Our vision  

A country where we can live longer, healthier lives – instead of our health often being a postcode lottery.

Our mission   

To encourage everyone who can (including government, businesses, employers and the NHS) to make healthy choices the easy choices for people – and to encourage ordinary people to make healthy choices a personal and political priority.  

Our guiding principle

Prevention is better than cure.

Why this matters

We need to bridge the divide in the nation’s health. For example, women in Richmond upon Thames enjoy an average of 70 years of their life in good health but their counterparts in Tower Hamlets just 55.6 years.

Living in a less affluent area shouldn’t mean you’re likely to die younger and spend more years in poor health. Wherever you are born, and whatever your background, you should have a reasonable chance of living a long and healthy life.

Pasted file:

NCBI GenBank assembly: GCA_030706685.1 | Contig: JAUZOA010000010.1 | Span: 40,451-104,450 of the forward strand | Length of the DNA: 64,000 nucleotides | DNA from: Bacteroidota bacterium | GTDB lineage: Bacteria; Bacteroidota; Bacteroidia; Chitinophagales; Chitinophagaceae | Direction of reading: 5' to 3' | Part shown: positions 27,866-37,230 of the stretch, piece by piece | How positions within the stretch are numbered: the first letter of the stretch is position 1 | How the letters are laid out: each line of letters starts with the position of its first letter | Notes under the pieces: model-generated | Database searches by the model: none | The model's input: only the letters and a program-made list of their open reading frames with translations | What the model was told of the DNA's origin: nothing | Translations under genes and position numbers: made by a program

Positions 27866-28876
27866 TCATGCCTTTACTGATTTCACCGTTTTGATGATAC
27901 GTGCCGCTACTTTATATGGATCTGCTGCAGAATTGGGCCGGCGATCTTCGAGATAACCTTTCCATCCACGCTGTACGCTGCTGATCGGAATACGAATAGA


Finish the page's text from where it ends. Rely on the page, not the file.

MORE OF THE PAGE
Recognising that prevention is better than cure is key to achieving this. More focus on prevention could save millions of people from suffering avoidable illness, reduce pressure on hospitals and GPs and keep the NHS affordable. 

This will also help free up potential - with more people able to contribute positively, more actively and for longer. 

Our Long Term Priorities

  • Make healthy choices the easy choices for people – by making healthier food and drink more widely available, by increasing opportunities for mental and physical activity (including in the workplace), by encouraging active communities, and by continued initiatives to make it easier to stop smoking and to keep alcohol consumption to reasonably safe levels.
  • More focus on child health – because what happens to us in the early years of life from conception onwards can influence our health and our weight for years to come.
  • Greater support for those at risk – to avoid health inequalities being carried forward from one generation to another.
  • A true National HEALTH Service, which gives higher priority to preventing people from falling ill, not simply treating them once they fall ill.